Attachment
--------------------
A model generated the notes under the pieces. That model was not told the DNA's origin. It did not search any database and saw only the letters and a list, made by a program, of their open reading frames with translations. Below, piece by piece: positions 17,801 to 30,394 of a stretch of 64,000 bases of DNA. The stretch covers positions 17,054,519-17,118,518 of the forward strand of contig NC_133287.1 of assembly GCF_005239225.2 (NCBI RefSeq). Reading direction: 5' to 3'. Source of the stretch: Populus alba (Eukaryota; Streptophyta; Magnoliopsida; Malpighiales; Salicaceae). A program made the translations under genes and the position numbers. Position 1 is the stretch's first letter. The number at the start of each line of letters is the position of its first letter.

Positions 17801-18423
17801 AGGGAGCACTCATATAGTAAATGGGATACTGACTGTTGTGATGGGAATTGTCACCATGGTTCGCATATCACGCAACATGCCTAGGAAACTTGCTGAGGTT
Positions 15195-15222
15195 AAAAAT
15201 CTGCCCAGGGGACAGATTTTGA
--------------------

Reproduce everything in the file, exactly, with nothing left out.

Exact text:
A model generated the notes under the pieces. That model was not told the DNA's origin. It did not search any database and saw only the letters and a list, made by a program, of their open reading frames with translations. Below, piece by piece: positions 17,801 to 30,394 of a stretch of 64,000 bases of DNA. The stretch covers positions 17,054,519-17,118,518 of the forward strand of contig NC_133287.1 of assembly GCF_005239225.2 (NCBI RefSeq). Reading direction: 5' to 3'. Source of the stretch: Populus alba (Eukaryota; Streptophyta; Magnoliopsida; Malpighiales; Salicaceae). A program made the translations under genes and the position numbers. Position 1 is the stretch's first letter. The number at the start of each line of letters is the position of its first letter.

Positions 17801-18423
17801 AGGGAGCACTCATATAGTAAATGGGATACTGACTGTTGTGATGGGAATTGTCACCATGGTTCGCATATCACGCAACATGCCTAGGAAACTTGCTGAGGTT
Positions 15195-15222
15195 AAAAAT
15201 CTGCCCAGGGGACAGATTTTGA